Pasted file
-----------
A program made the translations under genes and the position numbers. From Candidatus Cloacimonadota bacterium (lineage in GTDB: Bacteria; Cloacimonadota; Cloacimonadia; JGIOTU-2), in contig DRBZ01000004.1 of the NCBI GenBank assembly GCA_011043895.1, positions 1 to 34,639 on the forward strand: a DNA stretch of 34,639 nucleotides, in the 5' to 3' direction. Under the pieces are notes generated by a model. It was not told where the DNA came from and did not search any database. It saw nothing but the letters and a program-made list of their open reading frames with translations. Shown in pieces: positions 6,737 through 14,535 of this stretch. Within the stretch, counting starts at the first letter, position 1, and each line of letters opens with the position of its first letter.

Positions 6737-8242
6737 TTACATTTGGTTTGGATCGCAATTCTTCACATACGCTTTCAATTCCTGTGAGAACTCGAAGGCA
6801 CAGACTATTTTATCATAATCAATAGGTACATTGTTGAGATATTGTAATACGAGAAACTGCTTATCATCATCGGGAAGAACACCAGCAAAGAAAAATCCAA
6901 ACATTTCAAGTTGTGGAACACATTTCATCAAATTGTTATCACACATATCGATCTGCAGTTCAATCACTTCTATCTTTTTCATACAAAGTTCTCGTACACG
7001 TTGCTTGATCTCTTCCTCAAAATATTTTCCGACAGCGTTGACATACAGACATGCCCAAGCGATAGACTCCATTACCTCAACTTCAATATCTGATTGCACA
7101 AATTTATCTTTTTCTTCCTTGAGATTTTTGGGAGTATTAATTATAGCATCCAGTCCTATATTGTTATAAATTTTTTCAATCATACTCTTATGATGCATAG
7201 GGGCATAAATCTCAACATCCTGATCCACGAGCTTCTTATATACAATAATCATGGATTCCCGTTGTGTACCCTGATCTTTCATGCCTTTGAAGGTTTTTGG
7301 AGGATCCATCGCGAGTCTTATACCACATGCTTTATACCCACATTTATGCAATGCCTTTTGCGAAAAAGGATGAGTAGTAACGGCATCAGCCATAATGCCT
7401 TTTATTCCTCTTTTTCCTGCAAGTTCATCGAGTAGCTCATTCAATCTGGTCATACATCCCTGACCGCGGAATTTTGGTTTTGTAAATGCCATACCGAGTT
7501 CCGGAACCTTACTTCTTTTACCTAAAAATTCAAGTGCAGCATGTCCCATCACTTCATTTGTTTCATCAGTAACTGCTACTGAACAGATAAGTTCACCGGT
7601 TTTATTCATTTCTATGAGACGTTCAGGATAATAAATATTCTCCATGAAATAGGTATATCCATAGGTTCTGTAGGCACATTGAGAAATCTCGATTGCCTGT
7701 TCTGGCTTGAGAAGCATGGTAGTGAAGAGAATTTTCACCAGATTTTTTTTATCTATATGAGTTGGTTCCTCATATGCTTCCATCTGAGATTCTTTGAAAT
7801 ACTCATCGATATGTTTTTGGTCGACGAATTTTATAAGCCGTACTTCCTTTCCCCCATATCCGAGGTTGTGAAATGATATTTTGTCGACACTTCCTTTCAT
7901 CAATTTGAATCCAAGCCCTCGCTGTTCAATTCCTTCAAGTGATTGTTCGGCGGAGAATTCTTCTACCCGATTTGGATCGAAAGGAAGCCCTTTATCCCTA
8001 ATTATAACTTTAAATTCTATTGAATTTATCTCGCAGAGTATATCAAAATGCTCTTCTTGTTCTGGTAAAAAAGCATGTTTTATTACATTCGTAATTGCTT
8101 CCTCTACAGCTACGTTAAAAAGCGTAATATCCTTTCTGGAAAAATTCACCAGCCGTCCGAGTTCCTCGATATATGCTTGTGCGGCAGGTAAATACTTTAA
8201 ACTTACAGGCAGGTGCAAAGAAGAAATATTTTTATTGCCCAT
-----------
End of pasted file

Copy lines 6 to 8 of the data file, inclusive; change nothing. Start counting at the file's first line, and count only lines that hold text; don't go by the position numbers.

7001 TTGCTTGATCTCTTCCTCAAAATATTTTCCGACAGCGTTGACATACAGACATGCCCAAGCGATAGACTCCATTACCTCAACTTCAATATCTGATTGCACA
7101 AATTTATCTTTTTCTTCCTTGAGATTTTTGGGAGTATTAATTATAGCATCCAGTCCTATATTGTTATAAATTTTTTCAATCATACTCTTATGATGCATAG
7201 GGGCATAAATCTCAACATCCTGATCCACGAGCTTCTTATATACAATAATCATGGATTCCCGTTGTGTACCCTGATCTTTCATGCCTTTGAAGGTTTTTGG